Specifying Encrypted Passwords in Conf Files or in Client Connections

This feature is available only in the Enterprise version of SnappyData.

SnappyData allows you to specify encrypted passwords, if you do not want to specify plain text passwords, in conf files or in JDBC/ODBC client connections URLs, while launching the SnappyData cluster in a secure mode.SnappyData provides a utility script called snappy-encrypt-password.sh to generate encrypted passwords of system users who launch the cluster. This script is located under sbin directory of SnappyData product installation.

You can generate encrypted passwords before starting the SnappyData cluster and use it in conf files of the SnappyData servers, locators and leads.

You can also generate encrypted passwords for JDBC/ODBC client connections when SnappyData cluster is already started. For that case, using the SYS.ENCRYPT_PASSWORD system procedure is a preferable approach as mentioned in the following note.

This script accepts list of users as input, prompts for each user’s password and outputs the encrypted password on the console. A special user AUTH_LDAP_SEARCH_PW can be used to generate encrypted password for the LDAP search user, used for looking up the DN indicated by configuration parameter -J-Dgemfirexd.auth-ldap-search-pw in SnappyData conf files.

Note

  • Make sure that SnappyData system is not running when this script is run, because this script launches a locator using the parameters specified in user’s conf/locators file. The script connects to the existing cluster to generate the password if locators could not be started. However, this may not work if the user is a LDAP search user who does not have permissions to access Snappydata cluster. It is recommended to directly connect to cluster and then run the SQL CALL SYS.ENCRYPT_PASSWORD('<user>', '<password>', 'AES', 0), if encrypted password is to be generated after you start the cluster.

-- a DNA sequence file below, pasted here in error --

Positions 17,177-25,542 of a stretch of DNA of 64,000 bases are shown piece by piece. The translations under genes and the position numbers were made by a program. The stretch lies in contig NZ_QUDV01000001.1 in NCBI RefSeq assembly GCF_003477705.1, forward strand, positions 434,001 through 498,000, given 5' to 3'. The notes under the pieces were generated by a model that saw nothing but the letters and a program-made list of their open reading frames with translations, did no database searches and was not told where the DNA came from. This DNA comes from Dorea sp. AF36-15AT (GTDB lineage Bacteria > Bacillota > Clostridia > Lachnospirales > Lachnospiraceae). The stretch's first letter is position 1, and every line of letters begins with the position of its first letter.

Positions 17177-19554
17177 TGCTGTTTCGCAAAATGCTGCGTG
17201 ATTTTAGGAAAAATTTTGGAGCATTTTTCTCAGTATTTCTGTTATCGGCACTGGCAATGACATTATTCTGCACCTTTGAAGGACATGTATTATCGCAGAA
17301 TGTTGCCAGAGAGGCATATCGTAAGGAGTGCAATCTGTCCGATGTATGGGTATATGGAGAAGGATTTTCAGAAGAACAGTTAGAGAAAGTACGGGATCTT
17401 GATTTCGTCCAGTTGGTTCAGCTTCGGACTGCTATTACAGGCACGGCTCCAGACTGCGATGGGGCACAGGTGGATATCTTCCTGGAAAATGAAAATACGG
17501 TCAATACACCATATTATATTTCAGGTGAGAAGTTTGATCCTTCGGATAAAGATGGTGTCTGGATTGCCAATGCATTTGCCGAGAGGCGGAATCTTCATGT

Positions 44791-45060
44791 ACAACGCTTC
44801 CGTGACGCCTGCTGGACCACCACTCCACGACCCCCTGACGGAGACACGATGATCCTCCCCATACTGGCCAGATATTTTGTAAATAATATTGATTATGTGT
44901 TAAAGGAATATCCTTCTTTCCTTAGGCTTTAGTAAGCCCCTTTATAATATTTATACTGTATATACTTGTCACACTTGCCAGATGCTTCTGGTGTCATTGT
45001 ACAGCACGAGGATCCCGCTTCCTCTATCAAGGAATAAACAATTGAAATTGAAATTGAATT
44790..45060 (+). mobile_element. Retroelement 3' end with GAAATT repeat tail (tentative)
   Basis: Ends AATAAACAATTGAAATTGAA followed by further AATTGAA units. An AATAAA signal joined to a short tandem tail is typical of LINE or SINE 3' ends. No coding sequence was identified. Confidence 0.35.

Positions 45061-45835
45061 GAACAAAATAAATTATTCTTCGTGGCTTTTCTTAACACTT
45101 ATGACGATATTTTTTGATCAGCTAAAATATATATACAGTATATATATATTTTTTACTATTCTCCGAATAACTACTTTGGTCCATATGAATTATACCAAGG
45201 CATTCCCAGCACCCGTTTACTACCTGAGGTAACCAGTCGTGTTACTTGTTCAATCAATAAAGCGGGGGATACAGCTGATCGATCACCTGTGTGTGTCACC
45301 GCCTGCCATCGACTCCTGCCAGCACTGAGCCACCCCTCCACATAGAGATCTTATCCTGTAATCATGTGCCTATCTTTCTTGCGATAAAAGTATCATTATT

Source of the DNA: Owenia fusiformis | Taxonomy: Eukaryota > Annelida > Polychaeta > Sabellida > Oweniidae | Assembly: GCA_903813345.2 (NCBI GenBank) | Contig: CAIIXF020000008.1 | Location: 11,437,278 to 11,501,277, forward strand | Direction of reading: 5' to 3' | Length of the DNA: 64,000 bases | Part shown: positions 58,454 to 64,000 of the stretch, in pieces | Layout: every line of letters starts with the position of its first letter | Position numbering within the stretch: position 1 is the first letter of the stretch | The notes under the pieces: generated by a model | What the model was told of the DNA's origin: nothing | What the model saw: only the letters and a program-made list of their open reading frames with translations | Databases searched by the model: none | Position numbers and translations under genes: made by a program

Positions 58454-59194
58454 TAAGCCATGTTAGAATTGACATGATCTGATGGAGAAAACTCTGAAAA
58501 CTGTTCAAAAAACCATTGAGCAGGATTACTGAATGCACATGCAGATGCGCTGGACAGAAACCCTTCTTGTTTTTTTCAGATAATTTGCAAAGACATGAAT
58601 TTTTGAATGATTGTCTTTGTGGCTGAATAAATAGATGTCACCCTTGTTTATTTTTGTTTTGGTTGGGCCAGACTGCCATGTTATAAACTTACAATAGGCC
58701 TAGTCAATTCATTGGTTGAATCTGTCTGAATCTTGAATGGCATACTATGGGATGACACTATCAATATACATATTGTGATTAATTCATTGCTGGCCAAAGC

• The encrypted secret that is returned is specific to this particular SnappyData distributed system, because the system uses a unique private key to generate the secret. An obfuscated version of the private key is stored in the persistent data dictionary (SnappyData catalog). If the existing data dictionary is ever deleted and recreated, then you must generate and use a new encrypted secret for use with the new distributed system. Also the encrypted password cannot be used in any other SnappyData installation, even if the user and password is the same. You need to generate the encrypted password separately for every other SnappyData installation.

Script Usage

snappy-encrypt-password.sh <user1> <user2> ...

Example Output

In the example output shown, snappy-encrypt-password.sh script is invoked for users user1 and AUTH_LDAP_SEARCH_PW (special user used to indicate LDAP search user, used for looking up the DN). The script outputs encrypted password for user1 and AUTH_LDAP_SEARCH_PW.

$ ./sbin/snappy-encrypt-password.sh user1 AUTH_LDAP_SEARCH_PW
Enter password for user1: user123 (atual password is not shown on the console)
Re-enter password for user1: user123 (atual password is not shown on the console)
Enter password for AUTH_LDAP_SEARCH_PW: admin123 (atual password is not shown on the console)
Re-enter password for AUTH_LDAP_SEARCH_PW: admin123 (atual password is not shown on the console)
Logs generated in /home/shirishd/snappyData/repo3/snappydata/build-artifacts/scala-2.11/snappy/work/localhost-locator-1/snappylocator.log
SnappyData Locator pid: 2379 status: running
  Distributed system now has 1 members.
  Started DRDA server on: localhost/127.0.0.1[1527]
SnappyData version 1.0.2.1 
snappy> Using CONNECTION0
snappy> ENCRYPTED_PASSWORD                                                                                                              
--------------------------------------------------------------------------------------------------------------------------------